Over the last 10 years, the number of Greeks aged 20 to 64 living and working in other countries within the European Union has risen by 1.3 per cent. Given the country’s economic crisis, the data released by Eurostat on Monday came as little surprise,
revealing in 2007 the figures stood at 4.7 per cent, and in 2017 rose to 6 per cent.
Meanwhile the numbers showed a trend in the opposite direction for Cypriot nationals working abroad. The percentage decreased from 7.1 in 2007 to 3.9 per cent in 2017, down 3.2 per cent.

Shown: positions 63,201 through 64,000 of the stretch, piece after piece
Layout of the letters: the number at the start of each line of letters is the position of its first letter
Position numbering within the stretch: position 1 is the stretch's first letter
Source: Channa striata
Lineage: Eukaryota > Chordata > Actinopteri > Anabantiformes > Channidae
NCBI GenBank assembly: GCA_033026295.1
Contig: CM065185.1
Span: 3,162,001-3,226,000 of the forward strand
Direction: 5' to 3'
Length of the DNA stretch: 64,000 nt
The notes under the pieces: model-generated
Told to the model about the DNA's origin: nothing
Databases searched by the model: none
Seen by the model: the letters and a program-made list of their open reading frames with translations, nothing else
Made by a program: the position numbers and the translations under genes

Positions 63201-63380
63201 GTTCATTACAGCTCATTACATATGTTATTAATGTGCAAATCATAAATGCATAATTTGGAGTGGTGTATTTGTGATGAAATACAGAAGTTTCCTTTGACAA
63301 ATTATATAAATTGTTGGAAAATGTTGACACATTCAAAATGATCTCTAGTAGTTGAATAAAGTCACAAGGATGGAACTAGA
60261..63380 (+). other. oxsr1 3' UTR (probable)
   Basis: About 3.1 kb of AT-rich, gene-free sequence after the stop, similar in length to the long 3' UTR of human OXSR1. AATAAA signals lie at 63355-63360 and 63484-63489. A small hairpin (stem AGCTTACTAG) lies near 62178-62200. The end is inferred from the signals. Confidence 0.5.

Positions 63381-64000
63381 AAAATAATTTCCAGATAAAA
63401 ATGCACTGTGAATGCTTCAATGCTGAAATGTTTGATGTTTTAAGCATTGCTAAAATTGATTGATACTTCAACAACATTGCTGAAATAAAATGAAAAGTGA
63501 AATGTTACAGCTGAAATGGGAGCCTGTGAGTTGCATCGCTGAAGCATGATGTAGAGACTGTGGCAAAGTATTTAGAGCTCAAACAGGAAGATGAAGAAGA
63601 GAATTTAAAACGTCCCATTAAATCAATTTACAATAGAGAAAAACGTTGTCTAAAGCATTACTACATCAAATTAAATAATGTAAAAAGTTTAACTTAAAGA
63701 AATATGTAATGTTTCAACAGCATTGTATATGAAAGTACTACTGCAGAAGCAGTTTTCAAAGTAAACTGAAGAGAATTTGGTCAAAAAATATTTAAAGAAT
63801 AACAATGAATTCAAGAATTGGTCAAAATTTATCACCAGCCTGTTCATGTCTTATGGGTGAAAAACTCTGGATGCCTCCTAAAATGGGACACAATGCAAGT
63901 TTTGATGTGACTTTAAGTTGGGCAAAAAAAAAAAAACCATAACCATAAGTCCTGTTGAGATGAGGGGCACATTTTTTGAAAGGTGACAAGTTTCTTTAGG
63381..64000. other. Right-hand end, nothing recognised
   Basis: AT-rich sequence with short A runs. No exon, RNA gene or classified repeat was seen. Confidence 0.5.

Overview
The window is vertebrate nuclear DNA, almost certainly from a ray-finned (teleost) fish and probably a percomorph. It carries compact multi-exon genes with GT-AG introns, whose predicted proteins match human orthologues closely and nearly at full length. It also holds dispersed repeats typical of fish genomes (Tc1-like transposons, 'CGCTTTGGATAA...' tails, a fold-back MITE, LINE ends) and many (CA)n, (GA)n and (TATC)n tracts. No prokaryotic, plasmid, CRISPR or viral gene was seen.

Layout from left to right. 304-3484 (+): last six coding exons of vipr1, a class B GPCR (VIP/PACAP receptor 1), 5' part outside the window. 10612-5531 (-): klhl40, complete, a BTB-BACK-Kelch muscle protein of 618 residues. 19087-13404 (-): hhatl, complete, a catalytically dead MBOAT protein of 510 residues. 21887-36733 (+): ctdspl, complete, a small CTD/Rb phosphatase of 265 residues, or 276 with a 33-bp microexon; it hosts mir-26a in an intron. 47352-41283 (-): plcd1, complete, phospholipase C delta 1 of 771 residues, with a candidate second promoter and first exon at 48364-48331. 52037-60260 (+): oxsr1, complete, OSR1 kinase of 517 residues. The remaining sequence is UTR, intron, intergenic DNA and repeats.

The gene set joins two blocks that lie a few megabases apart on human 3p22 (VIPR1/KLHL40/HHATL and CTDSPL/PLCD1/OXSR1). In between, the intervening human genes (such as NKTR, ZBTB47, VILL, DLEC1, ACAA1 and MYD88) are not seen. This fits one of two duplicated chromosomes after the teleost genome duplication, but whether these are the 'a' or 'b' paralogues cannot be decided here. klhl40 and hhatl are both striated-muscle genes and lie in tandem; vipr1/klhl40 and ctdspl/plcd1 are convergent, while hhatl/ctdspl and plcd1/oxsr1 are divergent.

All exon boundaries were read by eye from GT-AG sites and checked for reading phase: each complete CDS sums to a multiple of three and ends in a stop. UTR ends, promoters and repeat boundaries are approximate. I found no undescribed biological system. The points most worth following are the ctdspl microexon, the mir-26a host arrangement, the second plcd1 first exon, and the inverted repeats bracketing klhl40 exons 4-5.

But the trend noted for Greek nationals wasn’t entirely unique to Greece’s demographic. Overall 3.8 per cent of working aged Europeans were found to be living in a country other than their country of citizenship, compared to 2.5 per cent in 2007.
Revealed as the country with the least migration to other EU countries was Germany, with only one per cent of German’s living outside of Germany within the EU. At the other end of the spectrum, Romania had the highest figure of citizens working across the EU, with 19.7 per cent.